Di Prima’s Loba (1998), a sophisticated book-length poem that incorporates and inscribes a raft of well-known female historical figures, Mackay contends, serves a dual purpose. It rewrites Ginsberg’s “Howl” from the perspective of female Beat poet, and significantly “integrates the woman’s experience of discontent into the Beat message of anti-conformity”. (99). The close analysis of the poem is detailed, clear and always enlightening, although the “perspective of the female Beat poet” is not defined in a satisfying way, with it (perhaps appropriately) remaining out of our grasp. As Mackay notes, it is not clear what the parameters for the revision of “Howl” are, and “who this newly formed Loba, with the fully recovered memories of the woman’s past, might be affiliated with and where she might be heading.” (99). It is a stunning turn in the book’s narrative of Beat feminist “recovery” to make it clear that even with this later work di Prima is only tentatively stepping into the light as a Beat poet on her own terms, out of the dark shadow cast by her male Beat peers.

The answer to all this darkness appears to be through a more specifically female multimedia experimentation of the second and third waves of female Beats with the key launching event 1978s New York Nova Convention, an event held to celebrate not the Beats but the work of Burroughs. Mackay sees their work as “radical interventions” made in response to the works of Burroughs, a neat and ironic return to the first chapter via the man responsible for creating the ghostly presence of Joan Vollmer Adams. Referencing Burroughs’ provocative (and arguably misogynist) 1978 article for Playgirl, “Women, A Biological Mistake?”, the argument attempts to build a foundation for reading Burroughs as a parodist, and therefore allowing the possibility to see his apparent misogyny as parodic in nature, designed to expose (like his parodic representations of racism and homophobia) the workings of power in language and society. It does not fully achieve this, though such a slight oversight does not distract from the excellent readings of the conference performances, which aided the rise of performance artists such as Anderson, and includes perhaps the clearest and most concise summary of Burroughs’ conceptualization of language to date, where “history is not a collection of facts but a recorded message that can be revised continuously”(104). Kathy Acker was certainly influenced strongly by Burroughs, and evidently twisted his cut-up methodology to fit her punk-radical feminist agenda. Mackay feels Acker is using Burroughs cut-up method to parody and mock him, rather than adopting his methods respectfully; but arguably Acker can be seen to be doing both by holding nothing sacred. In the end, Mackay correctly sees Acker’ project of rewriting male-dominated narratives with female voices as both parodic and pastiche, and also designed to expose “the ways in which the disempowerment of women is achieved in the narratives of patriarchal culture” (119).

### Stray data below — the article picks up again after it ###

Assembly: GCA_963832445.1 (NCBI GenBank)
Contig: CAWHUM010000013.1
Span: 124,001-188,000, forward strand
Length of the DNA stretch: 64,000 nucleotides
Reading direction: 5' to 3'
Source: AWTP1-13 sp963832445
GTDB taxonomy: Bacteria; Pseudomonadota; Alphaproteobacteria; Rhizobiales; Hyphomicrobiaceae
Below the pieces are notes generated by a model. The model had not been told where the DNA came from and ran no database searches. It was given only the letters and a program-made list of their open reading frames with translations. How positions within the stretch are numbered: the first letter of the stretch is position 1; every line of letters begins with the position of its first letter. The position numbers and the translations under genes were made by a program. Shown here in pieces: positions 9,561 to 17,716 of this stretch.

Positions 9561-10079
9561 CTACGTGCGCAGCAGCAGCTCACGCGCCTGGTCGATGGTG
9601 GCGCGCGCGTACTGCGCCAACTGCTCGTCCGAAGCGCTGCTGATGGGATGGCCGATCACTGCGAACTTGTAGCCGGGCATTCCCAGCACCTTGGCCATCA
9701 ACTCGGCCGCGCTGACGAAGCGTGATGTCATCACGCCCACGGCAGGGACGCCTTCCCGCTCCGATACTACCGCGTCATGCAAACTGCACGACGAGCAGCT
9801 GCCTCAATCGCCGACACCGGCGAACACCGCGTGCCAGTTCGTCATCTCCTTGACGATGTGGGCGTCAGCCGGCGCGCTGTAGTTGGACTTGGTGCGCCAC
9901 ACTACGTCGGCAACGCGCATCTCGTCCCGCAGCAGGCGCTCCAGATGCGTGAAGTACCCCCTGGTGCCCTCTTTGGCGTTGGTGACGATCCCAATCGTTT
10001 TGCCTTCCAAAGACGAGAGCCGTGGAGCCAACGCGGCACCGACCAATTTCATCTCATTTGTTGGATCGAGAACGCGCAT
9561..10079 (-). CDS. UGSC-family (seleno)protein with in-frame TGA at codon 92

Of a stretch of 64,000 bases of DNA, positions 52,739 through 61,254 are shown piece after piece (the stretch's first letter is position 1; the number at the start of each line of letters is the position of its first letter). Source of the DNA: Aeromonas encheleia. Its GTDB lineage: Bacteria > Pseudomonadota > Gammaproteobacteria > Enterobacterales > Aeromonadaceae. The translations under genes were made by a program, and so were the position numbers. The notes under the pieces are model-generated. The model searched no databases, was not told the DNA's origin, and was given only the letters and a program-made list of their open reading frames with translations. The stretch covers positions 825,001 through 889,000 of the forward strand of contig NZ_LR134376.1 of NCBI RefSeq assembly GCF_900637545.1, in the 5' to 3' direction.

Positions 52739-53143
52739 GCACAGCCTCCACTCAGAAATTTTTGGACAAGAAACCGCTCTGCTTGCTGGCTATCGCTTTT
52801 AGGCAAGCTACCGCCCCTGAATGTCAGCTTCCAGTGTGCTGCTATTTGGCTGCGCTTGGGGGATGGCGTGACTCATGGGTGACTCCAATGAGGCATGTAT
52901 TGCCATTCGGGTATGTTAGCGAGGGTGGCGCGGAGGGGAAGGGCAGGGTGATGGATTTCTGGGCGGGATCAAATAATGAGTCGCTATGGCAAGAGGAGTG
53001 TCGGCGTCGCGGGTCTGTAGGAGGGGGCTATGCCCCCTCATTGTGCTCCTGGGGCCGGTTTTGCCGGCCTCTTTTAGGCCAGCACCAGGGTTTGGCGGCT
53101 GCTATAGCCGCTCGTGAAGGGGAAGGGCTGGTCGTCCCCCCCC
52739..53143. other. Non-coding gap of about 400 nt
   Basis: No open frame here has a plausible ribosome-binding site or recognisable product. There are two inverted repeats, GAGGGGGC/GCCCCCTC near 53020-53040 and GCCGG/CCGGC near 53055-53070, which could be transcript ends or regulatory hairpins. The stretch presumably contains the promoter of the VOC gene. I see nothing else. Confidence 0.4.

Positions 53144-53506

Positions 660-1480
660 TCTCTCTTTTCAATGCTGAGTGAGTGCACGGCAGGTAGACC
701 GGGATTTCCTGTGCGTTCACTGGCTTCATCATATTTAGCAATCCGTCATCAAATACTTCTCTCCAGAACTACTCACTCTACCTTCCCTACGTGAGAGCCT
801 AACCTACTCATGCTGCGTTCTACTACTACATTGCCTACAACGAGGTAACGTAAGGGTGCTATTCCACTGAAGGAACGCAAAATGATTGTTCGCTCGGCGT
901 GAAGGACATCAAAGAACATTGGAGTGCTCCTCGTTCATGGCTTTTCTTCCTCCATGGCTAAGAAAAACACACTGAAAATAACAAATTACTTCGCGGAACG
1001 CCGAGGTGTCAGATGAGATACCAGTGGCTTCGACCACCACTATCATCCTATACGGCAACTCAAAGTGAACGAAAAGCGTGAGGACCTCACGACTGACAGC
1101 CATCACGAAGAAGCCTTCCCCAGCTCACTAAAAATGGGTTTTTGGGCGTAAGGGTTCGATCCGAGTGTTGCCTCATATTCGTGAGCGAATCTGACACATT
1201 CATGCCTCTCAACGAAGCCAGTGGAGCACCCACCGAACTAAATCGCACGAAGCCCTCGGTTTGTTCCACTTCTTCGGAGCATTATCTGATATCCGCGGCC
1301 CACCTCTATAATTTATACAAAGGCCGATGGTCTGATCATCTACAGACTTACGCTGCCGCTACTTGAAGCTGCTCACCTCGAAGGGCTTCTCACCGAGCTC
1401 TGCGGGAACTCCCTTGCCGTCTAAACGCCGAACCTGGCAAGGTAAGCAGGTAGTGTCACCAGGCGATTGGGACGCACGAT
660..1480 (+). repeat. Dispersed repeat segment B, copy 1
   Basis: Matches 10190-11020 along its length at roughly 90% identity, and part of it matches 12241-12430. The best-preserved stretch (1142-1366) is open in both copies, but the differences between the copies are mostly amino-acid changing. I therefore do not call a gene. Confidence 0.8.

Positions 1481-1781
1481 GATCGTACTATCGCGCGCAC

The final chapter moves from text to performance to political activism via Anne Waldman’s Fast Speaking Woman (1975, expanded 2nd edition 1996) and Iovis Trilogy (2011). Mackay correctly argues that Beat feminism finally finds its voice in Waldman’s work; appropriate given that of all the writers mentioned so far Waldman maintained the closest links with the male Beats, but also, with a nod to Ginsberg’s “Howl”, in the way she treats literary writing as activism, her “conception of the feminist form in poetry as a speaking out against oppression”. This is born out through the epigraph that begins the chapter, “I wanted the most dynamic, most feminist, most oral/public interventions that include efficacious possibility. I wanted them both on and off the page.” (In the Room Never Grieve). (126). The insightful readings here offer a view on Waldman’s apparent “dissipative” process, of everything being in process, riven by contradiction and seeking equilibrium. By incorporating chanting and being very mindful of the performative qualities of her verse, Mackay sees Waldman involved in a process of feminist cleansing and self-discovery, part of a dialogue between performer and audience. There are strands here that deserve further development, such as Waldman’s engagement with hermaphroditic discourse and ambiguity, which would have benefitted from Roland Barthes’ discussion of the androgyne, as how precisely Waldman’s engagement in this topic aids her feminism is not obvious; and seem to return us to the parodic territory opened up by Burroughs’ question “women, a biological mistake?”

Although this last chapter is satisfying in its own terms, a short concluding statement feels missing, with the chapters hanging together a little too loosely for a text designed to set out a specific set of “aesthetics, literature, gender, activism” through which the reader can discern a “Beat Feminism”, though this goal is clearly not the book’s primary objective. The book is a huge success in terms of its close literary scholarship, offering up unique and thoroughly researched and analyzed readings of these all too often overlooked and yet vital writers. How Beat they actually are is a debate that should and will continue to rage.